Art Martynuska

Art Martynuska

Cambria County has weathered a great and terrible storm, a storm of a century. COVID-19 rolled into Cambria County like a slow freight train. Folks could feel it coming for miles, even countries away.

You could watch the devastation like a slow train wreck, you knew it was going to happen and you could not do anything about it. Along its deadly path, COVID-19 destroyed hundreds of thousands of lives and ruined thousands of businesses.

People huddled in their homes, faces were covered, schools shuttered and travel terminated. Hand-washing has become a thing that now occurs dozens of times a day.

Hospitals were bulging with the sick and dying.

Medical professionals and first responders rose to the challenge, but even their staunch ranks were hit hard.

Men and women who had served their communities for countless years were forced to come face-to-face with an enemy that seemed like it would take no prisoners.

Adults and children were thrown into a world that nobody in generations had experienced, or in some cases even understood.

Protective supplies that had been a second thought for years were not to be found.

The world was forced to face an invisible menace that was difficult to quantify. Information about this enemy that seems to have originated in a far off and often inscrutable land was meager. The facts indicated that COVID-19 leapt from the depths of a mysterious land added even more of a sinister veneer to the already shadowy personification of an unseen terror.

Men, women and all people were equal in the eyes of the COVID-19 predator. Whole communities, states and even nations were locked down. Not since the black death of the middle ages did travel from one country to another become so dangerous. COVID-19 did what no border wall or security force could do, it shut off continents from each other.

Families were separated by sickness, panic and fear. The most vulnerable of citizens, our elderly, were shut off from their families and loved ones.

Whole communities of the elderly were isolated like the contagious wards of old. Children had to endure what they couldn’t understand – masks are just for Halloween, not for playing outside. If we wear a costume don’t we get candy?

The world was spinning in a different direction than it was just a few months earlier. How could this happen in the 21st century?

Maybe all those scientists before us were right. It is not the atom bomb that will kill us, it’s a tiny microbe. Rumors do what rumors do, they started to spread. The disinformation and the misinformation mutated just as the COVID-19 virus mutated. The ever-moving target of COVID-19 was sometimes out paced by the ever-changing rumor mill, nee rumor industry.

Social media, once hailed as the greatest information herald of all time, became a haven for the lie and innuendo.

Whole segments of our population were bamboozled into believing that the COVID-19 pandemic was a hoax.

Poppycock cures and medieval remedies were the order of the day. Profiteers swelled the ranks of the dubious charlatans who proclaimed “miracle’ antidotes. Other unscrupulous scammers peddled second or even third-rate protective equipment to a population desperate to shield themselves from the viral enemy that had wrought so much carnage.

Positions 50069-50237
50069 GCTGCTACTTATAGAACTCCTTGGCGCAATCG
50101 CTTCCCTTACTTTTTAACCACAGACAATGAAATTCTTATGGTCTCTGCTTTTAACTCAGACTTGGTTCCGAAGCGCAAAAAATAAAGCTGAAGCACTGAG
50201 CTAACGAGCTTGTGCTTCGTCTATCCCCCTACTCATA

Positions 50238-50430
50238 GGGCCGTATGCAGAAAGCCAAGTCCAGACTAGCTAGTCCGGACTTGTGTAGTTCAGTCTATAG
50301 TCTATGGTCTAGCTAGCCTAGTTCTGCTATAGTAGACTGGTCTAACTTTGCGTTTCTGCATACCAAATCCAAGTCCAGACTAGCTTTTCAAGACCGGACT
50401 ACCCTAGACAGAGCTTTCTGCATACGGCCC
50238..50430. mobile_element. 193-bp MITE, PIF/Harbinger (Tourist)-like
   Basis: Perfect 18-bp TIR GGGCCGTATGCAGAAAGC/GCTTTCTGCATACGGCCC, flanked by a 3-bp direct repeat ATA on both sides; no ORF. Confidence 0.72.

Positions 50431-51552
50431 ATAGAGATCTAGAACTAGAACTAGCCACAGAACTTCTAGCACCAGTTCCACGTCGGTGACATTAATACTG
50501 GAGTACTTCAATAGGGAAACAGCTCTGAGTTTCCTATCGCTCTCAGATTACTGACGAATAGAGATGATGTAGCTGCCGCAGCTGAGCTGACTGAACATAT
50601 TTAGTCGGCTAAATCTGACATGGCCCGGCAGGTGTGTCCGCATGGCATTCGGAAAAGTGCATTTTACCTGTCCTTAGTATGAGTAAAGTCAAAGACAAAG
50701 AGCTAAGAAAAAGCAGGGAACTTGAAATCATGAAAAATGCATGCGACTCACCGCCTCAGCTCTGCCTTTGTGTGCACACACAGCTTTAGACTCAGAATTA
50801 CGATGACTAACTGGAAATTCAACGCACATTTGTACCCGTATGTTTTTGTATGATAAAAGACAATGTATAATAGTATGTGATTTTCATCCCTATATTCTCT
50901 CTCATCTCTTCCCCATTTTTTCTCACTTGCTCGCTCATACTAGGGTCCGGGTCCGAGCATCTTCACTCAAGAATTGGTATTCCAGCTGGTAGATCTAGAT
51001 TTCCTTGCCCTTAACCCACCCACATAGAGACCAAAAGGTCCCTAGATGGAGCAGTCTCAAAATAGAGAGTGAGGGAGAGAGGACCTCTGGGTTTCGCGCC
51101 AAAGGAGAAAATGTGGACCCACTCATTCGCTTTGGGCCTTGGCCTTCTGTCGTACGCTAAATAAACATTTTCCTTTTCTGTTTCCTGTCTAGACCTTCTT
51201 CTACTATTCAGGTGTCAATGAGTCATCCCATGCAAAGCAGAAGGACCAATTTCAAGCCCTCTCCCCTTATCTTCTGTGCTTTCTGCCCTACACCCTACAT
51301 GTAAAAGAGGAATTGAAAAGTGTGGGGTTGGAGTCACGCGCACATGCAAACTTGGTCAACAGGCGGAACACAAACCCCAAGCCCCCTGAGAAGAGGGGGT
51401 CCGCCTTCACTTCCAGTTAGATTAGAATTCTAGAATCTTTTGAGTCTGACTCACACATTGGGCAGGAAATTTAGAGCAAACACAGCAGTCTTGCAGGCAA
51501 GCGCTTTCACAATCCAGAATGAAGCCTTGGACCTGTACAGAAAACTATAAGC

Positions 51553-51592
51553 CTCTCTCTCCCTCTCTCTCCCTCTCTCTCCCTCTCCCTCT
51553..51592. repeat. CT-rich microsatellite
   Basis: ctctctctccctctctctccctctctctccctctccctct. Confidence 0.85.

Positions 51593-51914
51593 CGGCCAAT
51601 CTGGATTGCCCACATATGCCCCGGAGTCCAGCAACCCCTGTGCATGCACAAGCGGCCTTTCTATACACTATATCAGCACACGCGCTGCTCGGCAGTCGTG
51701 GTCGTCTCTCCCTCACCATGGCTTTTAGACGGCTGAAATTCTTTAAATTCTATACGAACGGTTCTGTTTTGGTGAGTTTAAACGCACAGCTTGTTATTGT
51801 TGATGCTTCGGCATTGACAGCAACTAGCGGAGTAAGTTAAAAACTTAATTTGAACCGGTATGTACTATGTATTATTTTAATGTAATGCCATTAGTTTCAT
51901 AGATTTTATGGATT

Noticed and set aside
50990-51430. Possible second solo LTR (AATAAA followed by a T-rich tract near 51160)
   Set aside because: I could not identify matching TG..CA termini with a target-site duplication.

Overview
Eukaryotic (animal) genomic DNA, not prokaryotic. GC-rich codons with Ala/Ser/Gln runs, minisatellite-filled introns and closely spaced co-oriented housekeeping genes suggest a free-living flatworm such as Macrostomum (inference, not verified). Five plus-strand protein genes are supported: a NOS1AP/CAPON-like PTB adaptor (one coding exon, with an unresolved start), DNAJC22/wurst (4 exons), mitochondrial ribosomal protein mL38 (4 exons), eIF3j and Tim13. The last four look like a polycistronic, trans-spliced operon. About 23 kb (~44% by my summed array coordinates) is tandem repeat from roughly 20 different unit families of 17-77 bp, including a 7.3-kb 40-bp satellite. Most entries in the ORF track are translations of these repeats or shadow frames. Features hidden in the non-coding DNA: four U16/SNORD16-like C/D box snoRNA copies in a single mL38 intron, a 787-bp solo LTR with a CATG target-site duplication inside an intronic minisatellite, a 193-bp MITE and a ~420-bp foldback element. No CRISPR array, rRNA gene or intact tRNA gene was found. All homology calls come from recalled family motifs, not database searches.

Every day we were faced with the mounting casualty list. The body count skyrocketed into dimensions that we could not fathom. Upward spiraled the death notices. Our eyes perused the names of the fallen like they were the victims of an attack from an alien invader. The macabre reading of page after page and column after column of the dead became second nature.

The obituary notices that seemed foreign and distant just a few scant weeks before brought names that we now recognized. Friends, family and co-workers all mingled together like so many pictures in a scrapbook. We had a weird sense of relief when there were no names that we knew in the dark print of the funeral notices. Print that was made even darker when it extended for what seemed like an eternity in the news column.

Slowly, we rose, dedicated to a cause that before the cataclysmic thunder of COVID-19 seem impossible. One nation, under God for liberty and justice for all rang across the land.

Our best and brightest minds came together. Their task daunting, their will undeterred, beat this hard.

Not since World War II did our nation cohere in as we did to vanquish an insidious enemy that attached us from within.

Physician, nurse, paramedic, fire fighter, police officer, newspaper, radio and television and the common Joe melded into a behemoth driven army that would trample the COVID scourge.

In mere months, a worldwide enemy is being eliminated. Cambria County has weathered the worst that COVID can throw at us. We are still fighting, but we are also still laughing, loving and looking out for each other. The Cambria “Can Do,” attitude is as strong as ever, even stronger than it was a year ago.

I, for one, am proud when I tell people I from a little town in Cambria County called Lilly.

Ever hear of it? It is off Route 22 near Cresson.

Stay proud and strong Cambrians, you have earned it.

Art Martynuska is EMA deputy director of Department of Emergency Services.

Art Martynuska is EMA deputy director of Department of Emergency Services

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